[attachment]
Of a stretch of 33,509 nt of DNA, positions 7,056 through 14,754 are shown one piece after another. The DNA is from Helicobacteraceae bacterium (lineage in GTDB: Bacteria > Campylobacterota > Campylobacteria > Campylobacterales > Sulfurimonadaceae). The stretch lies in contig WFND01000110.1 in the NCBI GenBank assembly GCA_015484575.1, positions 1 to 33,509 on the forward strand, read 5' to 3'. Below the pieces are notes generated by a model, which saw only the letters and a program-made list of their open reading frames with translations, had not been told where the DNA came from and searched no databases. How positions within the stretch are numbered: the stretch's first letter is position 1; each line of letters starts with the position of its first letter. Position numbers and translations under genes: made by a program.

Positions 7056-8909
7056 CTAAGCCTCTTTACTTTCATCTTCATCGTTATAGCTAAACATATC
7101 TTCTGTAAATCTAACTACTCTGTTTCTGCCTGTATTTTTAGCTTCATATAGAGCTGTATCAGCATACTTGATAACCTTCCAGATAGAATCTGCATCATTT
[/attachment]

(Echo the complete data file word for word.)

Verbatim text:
Of a stretch of 33,509 nt of DNA, positions 7,056 through 14,754 are shown one piece after another. The DNA is from Helicobacteraceae bacterium (lineage in GTDB: Bacteria > Campylobacterota > Campylobacteria > Campylobacterales > Sulfurimonadaceae). The stretch lies in contig WFND01000110.1 in the NCBI GenBank assembly GCA_015484575.1, positions 1 to 33,509 on the forward strand, read 5' to 3'. Below the pieces are notes generated by a model, which saw only the letters and a program-made list of their open reading frames with translations, had not been told where the DNA came from and searched no databases. How positions within the stretch are numbered: the stretch's first letter is position 1; each line of letters starts with the position of its first letter. Position numbers and translations under genes: made by a program.

Positions 7056-8909
7056 CTAAGCCTCTTTACTTTCATCTTCATCGTTATAGCTAAACATATC
7101 TTCTGTAAATCTAACTACTCTGTTTCTGCCTGTATTTTTAGCTTCATATAGAGCTGTATCAGCATACTTGATAACCTTCCAGATAGAATCTGCATCATTT